ABC's development this year does its fair share of recycling, from "Men in Trees" channeling "Northern Exposure" to this in-need-of-therapy sitcom owing a debt to "Newhart." Therapy groups have long been fertile comedic ground, as has the notion of a counselor who can't follow his own advice, with Ted Danson filling those shoes here.
ABC’s development this year does its fair share of recycling, from “Men in Trees” channeling “Northern Exposure” to this in-need-of-therapy sitcom owing a debt to “Newhart.” Therapy groups have long been fertile comedic ground, as has the notion of a counselor who can’t follow his own advice, with Ted Danson filling those shoes here. Yet while his old-pro timing gives the show a modest lift, “Help Me Help You” provides more of an incentive to get off the couch than to plop down on one.
Series rifles through the various members under the care of Dr. Bill Hoffman (Danson), who pays lip service to all the usual self-help homilies but still pines for his ex-wife (Jane Kaczmarek, a part-timer on the show), who has hooked up with their car dealer. Bill’s daughter Sasha (Lindsay Sloane), meanwhile, is keeping company with a much older fellow, adding to Bill’s existential tsuris.
As for the group members, they run a fairly predictable gamut from the obviously gay guy (Jim Rash) in denial about his orientation to the fellow with anger-management issues (Jere Burns) to a multi-symptomatic sex addict (Darlene Hunt) to a suicidal office worker (Charlie Finn) who leaps out a window and lands on his boss.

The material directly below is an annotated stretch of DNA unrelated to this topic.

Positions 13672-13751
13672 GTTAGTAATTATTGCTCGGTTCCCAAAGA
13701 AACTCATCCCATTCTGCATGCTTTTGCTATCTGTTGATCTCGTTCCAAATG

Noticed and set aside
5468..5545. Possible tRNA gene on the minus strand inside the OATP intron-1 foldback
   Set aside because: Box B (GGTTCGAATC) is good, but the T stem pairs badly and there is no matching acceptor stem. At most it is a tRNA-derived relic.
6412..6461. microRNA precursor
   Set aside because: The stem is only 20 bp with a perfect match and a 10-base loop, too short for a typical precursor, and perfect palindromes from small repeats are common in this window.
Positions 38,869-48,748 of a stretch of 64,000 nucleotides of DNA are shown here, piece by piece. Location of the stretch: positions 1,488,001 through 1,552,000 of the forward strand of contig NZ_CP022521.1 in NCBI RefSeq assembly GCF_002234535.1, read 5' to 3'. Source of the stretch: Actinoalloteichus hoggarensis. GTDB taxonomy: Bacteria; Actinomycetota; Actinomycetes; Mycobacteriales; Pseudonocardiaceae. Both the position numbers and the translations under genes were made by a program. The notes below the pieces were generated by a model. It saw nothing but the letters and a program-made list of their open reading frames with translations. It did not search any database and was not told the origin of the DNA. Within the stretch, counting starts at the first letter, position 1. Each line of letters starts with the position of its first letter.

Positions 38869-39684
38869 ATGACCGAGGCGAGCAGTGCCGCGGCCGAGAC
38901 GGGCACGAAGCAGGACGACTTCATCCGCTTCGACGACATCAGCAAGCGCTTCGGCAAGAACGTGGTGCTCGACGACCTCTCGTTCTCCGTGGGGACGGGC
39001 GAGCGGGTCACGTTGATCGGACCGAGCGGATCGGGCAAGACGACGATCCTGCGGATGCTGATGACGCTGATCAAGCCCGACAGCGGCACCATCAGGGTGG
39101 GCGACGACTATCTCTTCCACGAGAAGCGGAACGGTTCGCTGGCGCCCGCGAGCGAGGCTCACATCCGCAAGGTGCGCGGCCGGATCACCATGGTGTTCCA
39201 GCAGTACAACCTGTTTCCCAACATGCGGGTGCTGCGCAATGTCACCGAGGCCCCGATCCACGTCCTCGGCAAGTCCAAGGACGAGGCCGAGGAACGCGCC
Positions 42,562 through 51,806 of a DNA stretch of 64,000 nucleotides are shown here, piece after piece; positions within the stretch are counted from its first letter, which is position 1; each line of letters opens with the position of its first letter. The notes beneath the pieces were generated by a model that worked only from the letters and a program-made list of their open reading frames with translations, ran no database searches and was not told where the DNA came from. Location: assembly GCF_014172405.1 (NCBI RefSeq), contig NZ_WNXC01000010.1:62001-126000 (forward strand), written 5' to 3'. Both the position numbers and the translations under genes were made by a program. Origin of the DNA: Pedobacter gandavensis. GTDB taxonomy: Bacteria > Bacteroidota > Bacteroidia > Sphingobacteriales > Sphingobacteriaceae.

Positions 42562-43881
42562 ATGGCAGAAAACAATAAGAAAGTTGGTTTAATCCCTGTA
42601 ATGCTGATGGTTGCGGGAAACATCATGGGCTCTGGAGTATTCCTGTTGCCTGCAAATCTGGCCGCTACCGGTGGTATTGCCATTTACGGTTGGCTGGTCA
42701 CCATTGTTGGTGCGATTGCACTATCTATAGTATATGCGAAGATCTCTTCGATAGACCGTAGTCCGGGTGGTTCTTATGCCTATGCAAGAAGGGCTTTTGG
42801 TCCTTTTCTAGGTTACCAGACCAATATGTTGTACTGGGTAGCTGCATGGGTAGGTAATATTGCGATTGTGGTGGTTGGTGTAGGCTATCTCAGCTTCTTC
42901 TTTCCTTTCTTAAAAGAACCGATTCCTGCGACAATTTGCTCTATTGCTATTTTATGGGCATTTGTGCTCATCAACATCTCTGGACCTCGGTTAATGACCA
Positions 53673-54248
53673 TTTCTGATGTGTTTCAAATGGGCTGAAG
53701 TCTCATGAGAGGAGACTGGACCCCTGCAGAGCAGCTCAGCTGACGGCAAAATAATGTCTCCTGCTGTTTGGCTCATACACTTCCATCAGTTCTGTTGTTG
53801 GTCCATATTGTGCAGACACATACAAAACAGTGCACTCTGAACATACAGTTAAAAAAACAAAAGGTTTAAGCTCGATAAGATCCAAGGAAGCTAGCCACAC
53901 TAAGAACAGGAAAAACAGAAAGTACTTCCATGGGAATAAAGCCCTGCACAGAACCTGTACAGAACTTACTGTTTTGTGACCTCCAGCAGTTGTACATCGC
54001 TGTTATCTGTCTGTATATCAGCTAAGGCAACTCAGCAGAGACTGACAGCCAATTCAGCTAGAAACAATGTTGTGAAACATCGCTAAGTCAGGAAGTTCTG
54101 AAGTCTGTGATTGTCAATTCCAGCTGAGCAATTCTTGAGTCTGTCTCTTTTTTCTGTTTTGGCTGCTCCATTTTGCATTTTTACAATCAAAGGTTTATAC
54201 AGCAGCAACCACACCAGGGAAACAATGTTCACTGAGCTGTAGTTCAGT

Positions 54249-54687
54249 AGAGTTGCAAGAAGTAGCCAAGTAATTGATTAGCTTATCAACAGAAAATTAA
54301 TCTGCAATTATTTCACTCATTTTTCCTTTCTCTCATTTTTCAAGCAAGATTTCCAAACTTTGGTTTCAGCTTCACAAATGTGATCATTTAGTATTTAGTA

Each is shown trying to put Bill’s advice into action, with the best sequence involving Inger (Suzy Nakamura), a woman utterly lacking social skills with serious problems connecting with men. Asked why she’s been surfing an Internet dating site that caters to Jews, she deadpans, “Because I’m not attracted to them.”
Alas, that’s really the show’s only laugh-out-loud moment, and the supporting players are almost by definition such archetypes it will be difficult to get invested in them, putting most of the weight on Danson’s shoulders. It’s familiar territory for him, to be sure, though initially less interesting than his “Becker” role.
Notably, the series also repeats most of its premiere beats in the second half-hour — in which Bill uncomfortably crashes his daughter’s birthday party — and makes a gross miscalculation by giving the gay character a sweet, doting wife, which seems more painful than funny. At this point, the show appears to be squandering Danson, who could certainly handle an extra dimension that simply isn’t there.
As a practical matter, “Help Me” will need some help in a timeslot where its eventual lead-in — another new half-hour, “The Knights of Prosperity” — should provide a rather soft springboard.
On the plus side, this group of crazies will require years to benefit from Bill’s tutelage, which, given the mortality rate of recent sitcoms, would be a nice condition to have.